First Do No Harm – How to Choose a Vet

“The physician must … have two special objects in view with regard to disease, namely, to do good or to do no harm” - Hippocratic Corpus

Boots and Bee Photography - By Brittany Graham

Boots and Bee Photography – By Brittany Graham

Clients frequently ask me for advice with regard to their dog’s health, and I will answer them honestly (the biggest of which is that yes, your dog is overweight.  Now do something about it.) However, I have a very limited knowledge base of most things having to do with a dog’s physical health.  It’s not my area, and there are plenty of well-qualified individuals who can answer questions beyond “How do I clip my dog’s nails?”.  That’s where your vet comes in.

Choosing a Vet

Choosing a doctor or vet can be a very difficult thing.  It’s almost as dramatic an undertaking as choosing a pediatrician.  You are placing the health and welfare of your dog/child in the hands of someone else, essentially asking them to Pilot your dog’s/child’s health.  It can be scary handing over control.  So take your time when choosing your dog’s doctor.

Sometimes it can take ten tries before your get the perfect doctor.

Sometimes it can take ten tries before you get the perfect doctor.

Use your resources and referrals.  Do you like your dog’s groomer?  Ask who they recommend for a vet.  Did you adopt your dog?  Ask the shelter who they like to use. Don’t forget to ask your friends, or even post on Facebook to get some recommendations.  You may notice a trend of vets whose names frequently pop up, either good or bad.  Choose wisely.

Just can change

Just kidding…you can always change vets if you need to

So you’ve got a recommendation, and you’ve made your first appointment.  Think of it as a first date.


Things to look for:

  • Clean offices.  No, I don’t expect the floors to be spic and span, but if there is anything other than dog/cat hair on the floor (is that dried blood?!) step away from the reception desk.  Keep stepping.  Right out the door.
  • Friendly staff.  If reception makes you feel like a jerk for just checking in for your appointment, then how do you think you’re going to feel when you call them later asking a “dumb” question about your dog’s symptoms?  Yes, they may be very, very busy, and you may have to wait to have your question answered, but you should never be made to feel stupid for caring about your dog’s health.  Expect respect, for both you and your dog.
The staff here is a joke

The staff here is a joke

  • Easy set-up.  For those of you with dog-reactive dogs, you know what I mean.  It can be difficult working with your dog’s reactivity while out on a walk and another dog is across the street.  It can be very difficult in a crowded waiting room.  If the waiting room is over-crowded, approach the staff and ask if there is another option (waiting outside, or even better, a small room where you can wait).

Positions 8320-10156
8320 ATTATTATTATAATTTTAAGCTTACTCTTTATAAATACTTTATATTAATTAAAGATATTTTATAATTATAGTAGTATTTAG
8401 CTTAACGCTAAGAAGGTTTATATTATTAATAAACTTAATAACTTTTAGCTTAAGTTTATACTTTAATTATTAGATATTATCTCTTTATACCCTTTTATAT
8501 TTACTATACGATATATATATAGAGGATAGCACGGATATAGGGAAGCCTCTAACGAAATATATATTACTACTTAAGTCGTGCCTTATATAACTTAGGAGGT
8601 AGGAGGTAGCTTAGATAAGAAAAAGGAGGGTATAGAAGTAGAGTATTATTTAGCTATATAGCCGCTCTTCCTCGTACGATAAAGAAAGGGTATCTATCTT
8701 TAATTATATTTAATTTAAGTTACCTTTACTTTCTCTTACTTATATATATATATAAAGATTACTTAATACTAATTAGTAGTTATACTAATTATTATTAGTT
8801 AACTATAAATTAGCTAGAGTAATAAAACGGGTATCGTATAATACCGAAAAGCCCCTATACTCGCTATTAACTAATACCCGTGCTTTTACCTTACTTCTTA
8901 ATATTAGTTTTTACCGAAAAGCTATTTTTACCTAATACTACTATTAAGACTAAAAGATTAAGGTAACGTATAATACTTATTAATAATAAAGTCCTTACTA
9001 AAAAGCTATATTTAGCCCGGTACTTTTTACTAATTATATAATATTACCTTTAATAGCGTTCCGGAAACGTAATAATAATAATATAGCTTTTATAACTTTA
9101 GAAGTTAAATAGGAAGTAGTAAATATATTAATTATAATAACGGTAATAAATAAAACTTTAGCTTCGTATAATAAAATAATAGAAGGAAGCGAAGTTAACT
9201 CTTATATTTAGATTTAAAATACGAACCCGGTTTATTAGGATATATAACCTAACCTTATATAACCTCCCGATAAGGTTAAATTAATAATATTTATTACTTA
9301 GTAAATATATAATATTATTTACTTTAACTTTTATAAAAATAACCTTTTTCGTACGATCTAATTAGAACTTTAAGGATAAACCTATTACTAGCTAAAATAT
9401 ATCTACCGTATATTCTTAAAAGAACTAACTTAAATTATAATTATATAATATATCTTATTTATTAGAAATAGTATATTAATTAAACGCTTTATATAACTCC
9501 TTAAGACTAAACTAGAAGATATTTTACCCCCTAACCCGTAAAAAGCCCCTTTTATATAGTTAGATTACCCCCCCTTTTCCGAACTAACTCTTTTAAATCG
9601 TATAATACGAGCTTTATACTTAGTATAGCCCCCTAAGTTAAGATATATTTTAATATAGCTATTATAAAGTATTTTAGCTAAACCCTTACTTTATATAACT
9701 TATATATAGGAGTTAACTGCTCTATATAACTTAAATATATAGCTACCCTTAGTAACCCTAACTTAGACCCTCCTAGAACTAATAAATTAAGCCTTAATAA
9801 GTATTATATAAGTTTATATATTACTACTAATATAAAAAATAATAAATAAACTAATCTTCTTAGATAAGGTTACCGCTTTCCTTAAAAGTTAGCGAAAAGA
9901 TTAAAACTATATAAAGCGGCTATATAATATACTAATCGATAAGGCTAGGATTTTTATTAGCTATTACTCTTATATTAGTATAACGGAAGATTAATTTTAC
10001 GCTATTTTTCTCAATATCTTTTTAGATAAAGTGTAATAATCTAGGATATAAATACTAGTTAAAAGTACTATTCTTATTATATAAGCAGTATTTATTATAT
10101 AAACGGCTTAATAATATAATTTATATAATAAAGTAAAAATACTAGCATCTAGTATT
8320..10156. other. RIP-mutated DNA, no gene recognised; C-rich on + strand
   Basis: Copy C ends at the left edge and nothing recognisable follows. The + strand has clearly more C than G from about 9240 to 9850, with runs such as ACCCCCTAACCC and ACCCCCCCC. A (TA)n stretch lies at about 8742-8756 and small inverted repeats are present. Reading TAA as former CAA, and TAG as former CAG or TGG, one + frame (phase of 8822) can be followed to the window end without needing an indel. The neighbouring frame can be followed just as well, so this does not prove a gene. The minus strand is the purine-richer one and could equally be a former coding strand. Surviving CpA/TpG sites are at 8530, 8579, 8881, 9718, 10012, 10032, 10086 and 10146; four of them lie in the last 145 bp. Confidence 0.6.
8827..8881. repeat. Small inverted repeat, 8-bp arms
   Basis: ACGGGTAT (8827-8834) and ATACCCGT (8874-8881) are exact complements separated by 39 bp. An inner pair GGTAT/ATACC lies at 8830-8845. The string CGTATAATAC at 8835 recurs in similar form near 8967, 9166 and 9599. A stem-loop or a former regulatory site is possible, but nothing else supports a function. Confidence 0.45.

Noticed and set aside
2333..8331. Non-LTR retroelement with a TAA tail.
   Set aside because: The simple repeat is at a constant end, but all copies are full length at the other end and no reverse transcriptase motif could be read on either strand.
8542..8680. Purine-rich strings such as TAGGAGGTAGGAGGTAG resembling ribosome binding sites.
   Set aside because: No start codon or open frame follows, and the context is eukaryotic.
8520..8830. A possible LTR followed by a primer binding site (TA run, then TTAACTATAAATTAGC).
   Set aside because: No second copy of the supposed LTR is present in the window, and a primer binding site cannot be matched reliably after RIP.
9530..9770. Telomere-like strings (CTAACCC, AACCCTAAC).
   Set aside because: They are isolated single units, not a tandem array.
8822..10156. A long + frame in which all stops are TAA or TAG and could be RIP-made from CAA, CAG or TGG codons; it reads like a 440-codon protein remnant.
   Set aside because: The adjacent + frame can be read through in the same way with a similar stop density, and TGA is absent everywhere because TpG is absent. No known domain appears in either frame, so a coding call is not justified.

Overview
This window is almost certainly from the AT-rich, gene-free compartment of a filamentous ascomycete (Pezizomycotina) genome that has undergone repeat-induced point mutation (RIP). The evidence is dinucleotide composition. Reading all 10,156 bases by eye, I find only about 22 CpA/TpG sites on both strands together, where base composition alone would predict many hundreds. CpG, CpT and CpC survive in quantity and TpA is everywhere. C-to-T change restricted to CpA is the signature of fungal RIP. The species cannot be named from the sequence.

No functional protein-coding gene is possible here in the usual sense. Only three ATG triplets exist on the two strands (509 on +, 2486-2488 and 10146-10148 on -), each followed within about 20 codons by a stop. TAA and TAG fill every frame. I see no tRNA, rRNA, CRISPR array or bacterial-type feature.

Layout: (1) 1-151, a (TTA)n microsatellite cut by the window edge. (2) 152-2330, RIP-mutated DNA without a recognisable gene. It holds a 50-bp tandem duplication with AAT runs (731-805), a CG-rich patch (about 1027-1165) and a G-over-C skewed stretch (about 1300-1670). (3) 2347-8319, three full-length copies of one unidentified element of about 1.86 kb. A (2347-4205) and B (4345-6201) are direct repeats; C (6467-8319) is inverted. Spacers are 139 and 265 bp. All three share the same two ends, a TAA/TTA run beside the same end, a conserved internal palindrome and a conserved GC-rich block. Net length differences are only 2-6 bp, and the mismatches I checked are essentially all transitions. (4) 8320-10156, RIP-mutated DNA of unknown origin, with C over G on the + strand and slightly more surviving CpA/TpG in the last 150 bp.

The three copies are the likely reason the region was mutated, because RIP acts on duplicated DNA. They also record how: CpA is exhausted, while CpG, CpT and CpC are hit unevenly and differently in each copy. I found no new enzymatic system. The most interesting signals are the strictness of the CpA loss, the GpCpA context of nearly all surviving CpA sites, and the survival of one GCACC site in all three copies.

• Good communication.  Ask your vet a question, you should get an answer.  Note I did not state you should get the answer you are looking for. However, you should not feel shamed or stupid for asking questions.  You and your vet are a team both working together to keep your pet happy and healthy.  So if you don’t understand a procedure, or a medication, or symptoms, ask your vet.  They should give you an answer in terms you can understand.
  • Good “dog-side” manner.  Yes, your dog is scared, and perhaps you are, too.  Your dog might not like the vet at first.  Allow for some time to get a good relationship between your dog and your vet.  Watch your vet: do they seem comfortable working with your dog?  Do they take safety precautions when necessary (such as a muzzle or another person to assist)?  Those are good signs.
  • And sometimes “I don’t know” is an acceptable answer.    If your vet knows everything, know that they don’t.  It’s okay for them to say they aren’t sure, or don’t feel qualified to make a diagnosis.  Remember, first do no harm!  Knowing your limits (even as a vet) is a good thing.

And makes for wonderful BBC mock-umentaries.

Finally, be aware that any vet can be subjected to biased reviews, undeserved slander, and malicious attacks.   The very nature of their practice unfortunately includes taking animals to the Rainbow Bridge.  Understand the difference between a poor practice and poor circumstances.


Damnit Jim, he’s a doctor, not a time traveller!

Choosing a vet is a very personal thing. You are asking someone else to care for the health and well-being of a very important part of your life:  your pets.  It’s okay to take a pass on a vet just because you got a “strange vibe”.  Listen to your gut, don’t be afraid to speak up if you have questions, and trust your instincts.  Your pet will thank you with a long, happy, healthy life.